Oatmeal, tea tree, and calendulal: I descended from olive-skinned Sicilians who enjoy a balmy, sunny climate year round.  So, my skin is happy here in New England for a paltry 25% of the year.  The other 75% is spent cursing my family name in a constant cycle of itching and not sleeping due to terrible, terrible eczema.  These are three main homeopathic/natural routes by which I try to keep it in check, and while all three are effective, the effects are short lived.  (I’m sure there will be future posts in which I chronicle my ongoing battle and the ridiculous things I apply to my skin/ingest to manage it).

Seriously good and gentle.

Oats, as it turns out, are good for your insides and your outsides.  Eczematous (is that a word? It is now) skin has a higher pH than regular skin.  This means it is slightly alkaline.  Oats act as a buffer, meaning they lower the pH back towards normal, so there’s good reason why a colloidal oatmeal bath feels so good when you’re itchy. (Apparently a baking soda bath would have a similar effect, and I hear some recommend a bleach bath, but that idea just scares me).  When you see the term “colloidal oatmeal” it’s not a special kind of oatmeal; it just means the oats have been ground so fine that they completely dissolve in water and form a new, inseparable solution.   You don’t have to shell out big bucks for that individually packaged oatmeal baths, either.  All you need is to grind up one cup of oats in a food processor until a fine powder has been made.  Then, dissolve in a warm (not hot) bath.

Tea tree has antiseptic properties, and can help keep bacteria out of areas that you might scratch. (It’s also pretty good at keeping skin clear of pimples; I have this toner from Lush and it’s effective and smells clean and lovely) Calendula too has antiseptic and anti-inflammatory properties.  I’ve not used straight calendula oil, but it’s been an ingredient in products that I’ve found effective for stopping itch.  Such as this aptly named product from Derma E:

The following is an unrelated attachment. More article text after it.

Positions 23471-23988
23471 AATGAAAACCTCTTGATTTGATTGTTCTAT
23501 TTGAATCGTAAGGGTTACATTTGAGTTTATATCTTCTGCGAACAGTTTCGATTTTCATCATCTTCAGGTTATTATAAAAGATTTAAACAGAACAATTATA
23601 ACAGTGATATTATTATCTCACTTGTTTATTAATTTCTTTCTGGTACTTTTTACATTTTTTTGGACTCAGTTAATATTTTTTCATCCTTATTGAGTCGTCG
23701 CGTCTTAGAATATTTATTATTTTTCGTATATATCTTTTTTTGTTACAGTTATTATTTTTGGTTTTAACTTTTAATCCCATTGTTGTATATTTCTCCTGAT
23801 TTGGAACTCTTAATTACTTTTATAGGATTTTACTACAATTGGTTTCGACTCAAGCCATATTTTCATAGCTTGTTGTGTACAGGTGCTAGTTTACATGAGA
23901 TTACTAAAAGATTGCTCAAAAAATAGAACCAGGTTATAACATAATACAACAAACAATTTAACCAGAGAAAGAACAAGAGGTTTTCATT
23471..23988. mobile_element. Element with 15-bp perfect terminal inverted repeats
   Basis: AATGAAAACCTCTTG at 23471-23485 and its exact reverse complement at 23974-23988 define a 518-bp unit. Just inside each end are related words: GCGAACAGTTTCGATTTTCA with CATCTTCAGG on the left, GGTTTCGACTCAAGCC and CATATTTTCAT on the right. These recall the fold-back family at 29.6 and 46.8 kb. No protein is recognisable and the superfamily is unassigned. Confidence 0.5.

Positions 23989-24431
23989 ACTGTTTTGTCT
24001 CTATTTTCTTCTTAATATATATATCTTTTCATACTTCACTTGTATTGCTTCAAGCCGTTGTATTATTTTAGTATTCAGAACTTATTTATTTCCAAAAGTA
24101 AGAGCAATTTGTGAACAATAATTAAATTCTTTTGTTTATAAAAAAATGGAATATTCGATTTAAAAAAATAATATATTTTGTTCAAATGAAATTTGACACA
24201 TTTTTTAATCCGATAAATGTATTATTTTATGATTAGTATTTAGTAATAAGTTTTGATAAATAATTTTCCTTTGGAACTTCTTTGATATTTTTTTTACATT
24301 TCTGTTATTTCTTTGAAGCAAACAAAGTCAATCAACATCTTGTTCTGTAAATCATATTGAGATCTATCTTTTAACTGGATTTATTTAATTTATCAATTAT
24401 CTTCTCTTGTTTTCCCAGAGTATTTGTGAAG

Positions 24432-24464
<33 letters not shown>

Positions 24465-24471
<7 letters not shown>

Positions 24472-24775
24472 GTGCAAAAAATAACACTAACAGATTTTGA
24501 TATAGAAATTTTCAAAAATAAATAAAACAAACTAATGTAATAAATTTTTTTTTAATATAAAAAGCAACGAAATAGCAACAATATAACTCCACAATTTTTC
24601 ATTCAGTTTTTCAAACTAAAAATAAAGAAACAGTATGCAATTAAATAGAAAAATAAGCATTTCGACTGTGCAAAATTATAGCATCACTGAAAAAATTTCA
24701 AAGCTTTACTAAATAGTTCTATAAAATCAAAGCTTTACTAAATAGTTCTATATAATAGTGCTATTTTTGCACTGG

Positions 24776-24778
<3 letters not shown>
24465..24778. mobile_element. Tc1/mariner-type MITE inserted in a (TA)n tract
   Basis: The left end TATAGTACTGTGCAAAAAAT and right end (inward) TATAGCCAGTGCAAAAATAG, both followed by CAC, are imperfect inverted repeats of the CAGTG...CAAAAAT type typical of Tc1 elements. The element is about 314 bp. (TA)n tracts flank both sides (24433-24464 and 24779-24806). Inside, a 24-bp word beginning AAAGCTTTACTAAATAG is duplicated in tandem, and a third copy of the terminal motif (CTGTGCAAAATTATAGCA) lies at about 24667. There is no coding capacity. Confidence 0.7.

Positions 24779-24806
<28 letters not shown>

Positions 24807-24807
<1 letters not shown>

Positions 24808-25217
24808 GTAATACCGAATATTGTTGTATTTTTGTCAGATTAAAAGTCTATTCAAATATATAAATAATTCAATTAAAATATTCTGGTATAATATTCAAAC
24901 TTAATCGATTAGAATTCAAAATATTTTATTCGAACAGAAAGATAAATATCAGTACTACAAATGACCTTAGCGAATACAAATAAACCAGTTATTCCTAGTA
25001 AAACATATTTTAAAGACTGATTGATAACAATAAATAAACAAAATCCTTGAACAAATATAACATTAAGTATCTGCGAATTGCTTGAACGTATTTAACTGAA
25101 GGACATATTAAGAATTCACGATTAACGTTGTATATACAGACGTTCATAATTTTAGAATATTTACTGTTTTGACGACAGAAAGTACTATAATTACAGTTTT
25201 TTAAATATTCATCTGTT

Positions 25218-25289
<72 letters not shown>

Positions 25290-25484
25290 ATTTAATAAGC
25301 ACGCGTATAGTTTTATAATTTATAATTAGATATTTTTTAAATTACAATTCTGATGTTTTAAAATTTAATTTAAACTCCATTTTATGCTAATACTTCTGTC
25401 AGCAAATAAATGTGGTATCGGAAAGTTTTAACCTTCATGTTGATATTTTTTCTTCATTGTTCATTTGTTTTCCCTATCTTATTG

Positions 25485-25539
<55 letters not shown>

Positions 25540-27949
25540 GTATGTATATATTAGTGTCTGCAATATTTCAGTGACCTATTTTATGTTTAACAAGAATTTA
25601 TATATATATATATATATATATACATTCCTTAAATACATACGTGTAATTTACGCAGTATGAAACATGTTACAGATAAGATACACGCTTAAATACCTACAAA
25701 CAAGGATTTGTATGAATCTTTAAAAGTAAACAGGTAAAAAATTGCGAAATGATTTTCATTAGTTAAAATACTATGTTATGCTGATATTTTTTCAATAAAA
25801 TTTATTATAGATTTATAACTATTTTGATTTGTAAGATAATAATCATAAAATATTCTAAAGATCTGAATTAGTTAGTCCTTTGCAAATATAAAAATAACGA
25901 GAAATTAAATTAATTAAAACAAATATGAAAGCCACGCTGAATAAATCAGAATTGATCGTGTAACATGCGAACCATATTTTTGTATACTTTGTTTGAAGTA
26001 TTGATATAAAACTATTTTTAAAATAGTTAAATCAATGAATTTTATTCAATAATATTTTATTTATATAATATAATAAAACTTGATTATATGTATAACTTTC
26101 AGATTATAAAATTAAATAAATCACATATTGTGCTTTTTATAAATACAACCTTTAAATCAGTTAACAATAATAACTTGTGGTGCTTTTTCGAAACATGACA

It does what it says!

It has all three of these itch-fighting ingredients in one cooling, minty cream. (I am just getting into their line of skincare and so far I am impressed.  Their moisturizers actually get absorbed into the skin, rather than sitting on top, and the whole product line is cruelty-free, paraben free, and made in the USA.)

For People Who Want to be ‘On the Go…’

Senna leaf: Senna is a leaf that can be made into a pill or a tea and has laxative qualities.  It really works.  ‘Nuff said.

And now for the snake oil…

Ugly name, pretty flower.

St. John’s Wort: Generally believed by the homeopathic community to be a mood booster, firmly believed by me to not do a damn thing.  I prefer a vegetarian vitamin B complex (that

includes a high dose of B-12) to regulate my mood and metabolism.

Not my panacea, echinacea.

Echinacea: This pretty flower in pill form was a staple in my household growing up, and I remember drinking Echinacea tea when I was sick.  I tried it again in my adult life, and concluded that it was the hot beverage and not the flower that was making me feel better.  There have been studies that show echinacea is sometimes effective, sometimes has side effects, and is sometimes a waste of money.  You’re better off with zinc if you can stomach it.

Melatonin: I have some friends who swear by this hormone as a sleep aid, but when I was struggling with a few months of insomnia, it did nothing for me.  Studies have shown that it might be helpful for people who wake up in their sleep (those with interrupted sleep cycles) but I was the kind of insomniac who could not find her way to the land of Nod in the first place. I was better off with a bottle of red and a hot bath as my GPS.

That’s it for this episode of Cure or Crap!  Tune in next time when we address natural food fads, such as aloe juice, flax oil, and chia seeds. Yes, people are now obsessed with eating those very same seeds we grew on our terracotta sheep back in the day!  You can taste the hype!

Advertisements